Answering Saskatchewan government talking points #6: Resource sectors and the economy

In response to a 2016 letter from 250 citizens and 9 groups, premier Brad Wall failed to answer any of the ten questions which we asked him.  Instead he sent a letter consisting of what amounts to a list of his standard talking points on the subject.  We still want answers to our original questions – and as a public servant Mr Wall or his successor should provide them – but as an exercise in public education we are responding to his talking points here.

…. Regional economies in Canada vary widely so there is a need for policy flexibility within Canada to allow provinces and territories to find solutions which make sense in their jurisdictions.

Saskatchewan’s resource sectors – oil, gas, potash and uranium – have generated billions of dollars that help fund and improve our high quality of life.

 – Brad Wall

The trouble is, in ten years as premier, Mr Wall has made no serious effort to “find a solution which makes sense in his jurisdiction”.  His 2016 White Paper advocates the pipedream of selling to China an expensive and still underperforming technological approach for which the province doesn’t even have the patent (coal with carbon capture and storage).  It then proceeds to identifying a number of creative accounting options, to make Saskatchewan’s carbon footprint look smaller than it really is.  The only positive step – a repeat of a year-old SaskPower announcement – is the expansion of cost-effective renewable power on the grid.  Yet, even there, the rate of rollout is slower than that already achieved by a number of European and US jurisdictions, and there is still a commitment to new fossil capacity.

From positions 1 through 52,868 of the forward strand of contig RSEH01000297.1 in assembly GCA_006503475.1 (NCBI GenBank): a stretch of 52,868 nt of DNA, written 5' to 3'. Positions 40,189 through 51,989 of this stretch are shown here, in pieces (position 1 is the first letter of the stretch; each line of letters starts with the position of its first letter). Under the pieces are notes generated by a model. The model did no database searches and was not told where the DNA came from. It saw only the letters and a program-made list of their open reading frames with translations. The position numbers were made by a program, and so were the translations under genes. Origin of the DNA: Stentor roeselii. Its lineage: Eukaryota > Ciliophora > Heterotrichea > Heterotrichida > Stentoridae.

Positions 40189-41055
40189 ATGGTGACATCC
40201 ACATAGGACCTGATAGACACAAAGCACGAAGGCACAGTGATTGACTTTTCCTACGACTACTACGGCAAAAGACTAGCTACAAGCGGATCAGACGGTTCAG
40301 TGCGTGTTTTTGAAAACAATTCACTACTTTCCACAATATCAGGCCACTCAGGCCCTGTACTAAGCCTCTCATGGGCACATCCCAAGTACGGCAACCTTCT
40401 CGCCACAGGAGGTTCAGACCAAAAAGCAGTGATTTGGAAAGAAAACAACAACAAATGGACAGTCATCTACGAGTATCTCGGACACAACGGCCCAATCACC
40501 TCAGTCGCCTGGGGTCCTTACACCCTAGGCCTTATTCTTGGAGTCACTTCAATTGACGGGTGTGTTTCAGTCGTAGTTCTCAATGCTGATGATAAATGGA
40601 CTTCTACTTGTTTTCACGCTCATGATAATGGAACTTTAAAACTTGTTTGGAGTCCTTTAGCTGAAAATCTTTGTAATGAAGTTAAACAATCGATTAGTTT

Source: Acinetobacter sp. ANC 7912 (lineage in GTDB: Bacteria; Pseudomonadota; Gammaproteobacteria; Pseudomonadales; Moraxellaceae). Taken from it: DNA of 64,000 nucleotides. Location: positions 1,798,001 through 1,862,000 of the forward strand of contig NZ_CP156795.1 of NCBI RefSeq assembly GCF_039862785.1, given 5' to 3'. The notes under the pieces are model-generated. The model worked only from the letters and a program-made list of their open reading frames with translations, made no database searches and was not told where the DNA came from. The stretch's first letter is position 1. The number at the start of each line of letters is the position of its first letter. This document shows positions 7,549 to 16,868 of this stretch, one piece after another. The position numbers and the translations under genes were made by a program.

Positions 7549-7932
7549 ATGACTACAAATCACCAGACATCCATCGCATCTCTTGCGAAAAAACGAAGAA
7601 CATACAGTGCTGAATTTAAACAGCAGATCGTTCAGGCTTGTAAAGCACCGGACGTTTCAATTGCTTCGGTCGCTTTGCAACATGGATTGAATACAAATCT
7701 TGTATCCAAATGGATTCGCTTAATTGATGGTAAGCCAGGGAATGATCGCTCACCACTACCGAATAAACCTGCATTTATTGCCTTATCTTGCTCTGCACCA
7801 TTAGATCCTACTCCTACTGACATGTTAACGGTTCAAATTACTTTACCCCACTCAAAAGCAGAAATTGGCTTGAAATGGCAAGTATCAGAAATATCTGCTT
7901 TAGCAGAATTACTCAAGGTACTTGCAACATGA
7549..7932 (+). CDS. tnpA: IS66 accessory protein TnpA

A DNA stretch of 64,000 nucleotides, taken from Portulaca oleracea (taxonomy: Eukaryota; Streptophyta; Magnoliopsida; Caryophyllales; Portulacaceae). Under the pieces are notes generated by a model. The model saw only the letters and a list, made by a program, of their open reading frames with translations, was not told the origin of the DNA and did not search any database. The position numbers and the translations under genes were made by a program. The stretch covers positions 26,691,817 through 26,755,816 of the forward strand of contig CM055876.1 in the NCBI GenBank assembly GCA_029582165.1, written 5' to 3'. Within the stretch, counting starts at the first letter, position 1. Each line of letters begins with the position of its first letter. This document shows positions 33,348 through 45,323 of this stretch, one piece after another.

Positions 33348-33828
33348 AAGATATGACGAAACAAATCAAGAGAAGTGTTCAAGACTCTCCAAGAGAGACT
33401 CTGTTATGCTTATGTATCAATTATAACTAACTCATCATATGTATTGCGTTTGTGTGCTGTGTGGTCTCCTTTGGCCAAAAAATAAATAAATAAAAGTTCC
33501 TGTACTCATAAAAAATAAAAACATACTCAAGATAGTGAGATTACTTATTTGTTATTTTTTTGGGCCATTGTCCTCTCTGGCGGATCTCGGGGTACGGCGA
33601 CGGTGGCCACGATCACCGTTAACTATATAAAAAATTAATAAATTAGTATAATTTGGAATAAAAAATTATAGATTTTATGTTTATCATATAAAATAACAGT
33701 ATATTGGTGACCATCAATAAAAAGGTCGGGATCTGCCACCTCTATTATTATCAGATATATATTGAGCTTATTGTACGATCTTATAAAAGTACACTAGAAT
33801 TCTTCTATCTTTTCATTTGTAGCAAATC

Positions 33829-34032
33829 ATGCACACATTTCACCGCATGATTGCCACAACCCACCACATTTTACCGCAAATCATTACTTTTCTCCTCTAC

There is scope for reducing the energy intensity of all of the industries which Mr Wall mentions, and for transitioning their energy sources to renewables.  However, those are not the only things which Saskatchewan can do.  It would benefit jobs, provincial income and stability all round if a genuine effort was made to diversify the provincial economy.  The province’s current economic problems – including the ballooning deficit – can be easily traced back to overdependence on resource extraction.  A more balanced economy would enable the stability which we need.

At the time of writing, Mr Wall had had nine years in which to diversify the economy – and in which to find genuine climate solutions which make sense in Saskatchewan.  He has shirked his responsibilities.  His successor must do better.

For answers to more talking points click here.